Last week in Cape Town/Back to Canada

I am so delayed in posting this, but since it’s my last exciting Cape Town post, I figured better late than never.

So I made it back Canada for Christmas, and, as a Christmas miracle, was able to bring about 2500ZAR worth of booze without paying duty. I declared it! I just finally met a nice Canadian border guard. Who knew they existed?

Julia and I arrived back into Cape Town from Tanzania the Friday evening prior to Mandela’s funeral. On Saturday, a memorial concert was held at the Grand Parade (where Mandela gave his first speech after being released from Robben Island), so we decided to go into the city to see it. There was also a general area at City Hall where people could lay flowers and messages for Mandela, and a guest book people could sign that will be left in the Nelson Mandela Centre for Memory.

City Hall

City Hall

In front of City Hall

In front of City Hall

Paying respect

Paying respect

I’ve never seen anything like it, especially for a political figure. The degree to which people came out to show their respect for Mandela, leave personal messages of thanks, create pieces of art for him, and everything else, really shows that Mandela was more than just a political figure, and more than just the father of a free nation – he was the father to the South African people, not just the idea of a country.

"We are all orphans today."

“We are all orphans today.”

Letter from a child

Letter from a child

Letter of thanks

Letter of thanks

The above letter gave me the chills. It’s really easy as a North American to think of Apartheid as being something that ended long ago, or at least as far back as the American Civil Rights movement. It’s really hard to imagine having grown up in a world where people were separated so much, and treated as lesser human beings – you couldn’t be friends with someone who didn’t share your skin colour. It blows my mind to think that if I were born in South Africa, I would have lived under this regime for five years.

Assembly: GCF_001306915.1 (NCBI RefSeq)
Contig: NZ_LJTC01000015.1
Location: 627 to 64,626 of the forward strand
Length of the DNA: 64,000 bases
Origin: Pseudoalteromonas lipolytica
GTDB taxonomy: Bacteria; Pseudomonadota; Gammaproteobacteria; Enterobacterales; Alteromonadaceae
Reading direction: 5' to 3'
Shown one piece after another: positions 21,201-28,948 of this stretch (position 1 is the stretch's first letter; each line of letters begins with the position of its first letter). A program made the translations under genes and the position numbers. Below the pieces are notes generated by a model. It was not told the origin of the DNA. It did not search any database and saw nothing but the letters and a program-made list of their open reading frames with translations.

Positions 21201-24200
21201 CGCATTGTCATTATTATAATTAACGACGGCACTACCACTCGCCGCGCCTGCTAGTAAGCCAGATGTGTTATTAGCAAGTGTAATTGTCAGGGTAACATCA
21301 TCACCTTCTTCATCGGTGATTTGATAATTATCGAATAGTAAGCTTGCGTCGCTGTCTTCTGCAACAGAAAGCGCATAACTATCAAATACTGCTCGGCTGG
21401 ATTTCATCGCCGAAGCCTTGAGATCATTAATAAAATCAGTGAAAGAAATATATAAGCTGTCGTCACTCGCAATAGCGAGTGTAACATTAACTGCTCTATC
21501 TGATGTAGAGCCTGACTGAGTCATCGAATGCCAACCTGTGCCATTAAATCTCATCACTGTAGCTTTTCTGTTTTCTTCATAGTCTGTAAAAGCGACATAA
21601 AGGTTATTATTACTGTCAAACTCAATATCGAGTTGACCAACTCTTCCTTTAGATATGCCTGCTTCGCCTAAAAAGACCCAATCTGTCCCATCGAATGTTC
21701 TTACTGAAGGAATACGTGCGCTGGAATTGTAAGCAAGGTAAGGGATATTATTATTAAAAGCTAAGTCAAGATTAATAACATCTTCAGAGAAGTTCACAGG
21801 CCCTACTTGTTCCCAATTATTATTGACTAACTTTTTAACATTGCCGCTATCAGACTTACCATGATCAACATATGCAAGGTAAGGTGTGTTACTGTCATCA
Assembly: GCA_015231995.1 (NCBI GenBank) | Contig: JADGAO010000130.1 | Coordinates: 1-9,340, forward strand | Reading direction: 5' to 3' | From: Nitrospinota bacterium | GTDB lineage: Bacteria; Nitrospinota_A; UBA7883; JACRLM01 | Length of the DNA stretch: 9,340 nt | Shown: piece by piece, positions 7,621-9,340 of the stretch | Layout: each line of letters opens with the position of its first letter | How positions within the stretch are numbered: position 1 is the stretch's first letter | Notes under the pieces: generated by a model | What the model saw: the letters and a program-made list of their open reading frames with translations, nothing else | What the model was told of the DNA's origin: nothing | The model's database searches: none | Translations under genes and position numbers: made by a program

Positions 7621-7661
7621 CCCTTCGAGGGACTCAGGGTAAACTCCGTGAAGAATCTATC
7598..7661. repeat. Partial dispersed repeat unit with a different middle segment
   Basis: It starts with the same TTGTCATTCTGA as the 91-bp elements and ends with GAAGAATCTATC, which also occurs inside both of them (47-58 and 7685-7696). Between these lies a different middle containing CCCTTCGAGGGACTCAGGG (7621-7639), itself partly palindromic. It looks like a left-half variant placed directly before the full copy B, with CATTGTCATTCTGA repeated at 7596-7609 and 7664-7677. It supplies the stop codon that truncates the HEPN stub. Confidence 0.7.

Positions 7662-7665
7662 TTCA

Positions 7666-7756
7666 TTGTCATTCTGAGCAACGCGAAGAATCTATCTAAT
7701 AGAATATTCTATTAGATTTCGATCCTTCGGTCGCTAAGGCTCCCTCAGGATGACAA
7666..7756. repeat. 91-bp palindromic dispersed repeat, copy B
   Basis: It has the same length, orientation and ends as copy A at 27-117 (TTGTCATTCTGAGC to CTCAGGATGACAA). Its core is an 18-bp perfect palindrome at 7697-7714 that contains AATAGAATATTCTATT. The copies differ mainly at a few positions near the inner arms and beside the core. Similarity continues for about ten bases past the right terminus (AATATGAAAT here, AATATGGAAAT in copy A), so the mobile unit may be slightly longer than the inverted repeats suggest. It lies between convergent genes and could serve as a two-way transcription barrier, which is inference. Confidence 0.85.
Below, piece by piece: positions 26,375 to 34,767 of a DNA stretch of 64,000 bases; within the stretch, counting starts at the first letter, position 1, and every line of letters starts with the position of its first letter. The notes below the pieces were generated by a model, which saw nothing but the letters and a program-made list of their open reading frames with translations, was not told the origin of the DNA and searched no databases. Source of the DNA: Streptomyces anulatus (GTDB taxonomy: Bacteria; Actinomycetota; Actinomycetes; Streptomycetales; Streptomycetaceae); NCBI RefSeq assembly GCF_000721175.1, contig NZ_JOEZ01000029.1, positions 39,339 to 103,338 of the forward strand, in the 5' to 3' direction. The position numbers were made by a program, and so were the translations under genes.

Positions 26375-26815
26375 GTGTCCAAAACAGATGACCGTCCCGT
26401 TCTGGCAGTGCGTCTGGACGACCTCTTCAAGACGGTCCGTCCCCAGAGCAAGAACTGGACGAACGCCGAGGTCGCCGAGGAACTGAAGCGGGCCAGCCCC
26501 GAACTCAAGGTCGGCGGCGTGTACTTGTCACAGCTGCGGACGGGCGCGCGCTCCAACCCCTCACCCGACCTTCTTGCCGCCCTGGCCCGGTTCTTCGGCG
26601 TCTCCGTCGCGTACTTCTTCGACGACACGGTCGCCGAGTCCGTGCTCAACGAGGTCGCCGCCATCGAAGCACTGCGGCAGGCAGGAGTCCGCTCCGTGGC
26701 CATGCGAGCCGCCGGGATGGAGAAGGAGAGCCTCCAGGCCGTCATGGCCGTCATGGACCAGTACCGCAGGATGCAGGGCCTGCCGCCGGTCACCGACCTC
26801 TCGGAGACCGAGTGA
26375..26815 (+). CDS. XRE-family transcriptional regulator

Letter of thanks

Letter of thanks

This letter also struck me. Most of the South Africans I’ve met are amazing people. But a couple months ago, I ended up getting into a ‘disagreement’ with a guy at a bar, who, upon finding out I was Canadian, asked, “Wasn’t it nice growing up in a country full of white people?” (No, moron, where was I even supposed to begin pointing out the million ways he was wrong – I think I went with “Is that a joke?”). When I tried explaining my position, he told me that blacks and coloureds should just be thankful they’re now born after apartheid (just like women should be happy that we’re born in a time where we have the right to vote – no need to go further than that, right?) I should also point out that we had two non-whites sitting with us at our table. I still get agitated thinking about this conversation.

Anyways, the above letter really struck me, especially the part where the woman said she felt shame, as a white person. After my disagreement in the bar, it was nice to be reminded that, for the most part, the sentiment is one of a nation that wants to come together.

The concert that night was really cool – in between sets, they asked individuals from the crowd to share stories and messages of thanks about Mandela. Freshlyground closed the concert, and they nailed it.

Candlelight vigil

Candlelight vigil

The following morning was Mandela’s funeral, and it was being streamed at the Grand Parade, so I went down to see it. It was really cool to see people coming out with lawn chairs and food so they could stay to watch the funeral. There were four different big screens people could watch.

Grand Parade

Grand Parade

I thought Ahmed Kathrada gave the most touching speech at the funeral. Kathrada was imprisoned with Mandela on Robben Island, and thought of him as a brother. His eulogy ended with Kathrada saying, “My life is in a void and I don’t know who to turn to.”

Quote from Kathrada at the Robben Island Museum

Quote from Kathrada at the Robben Island Museum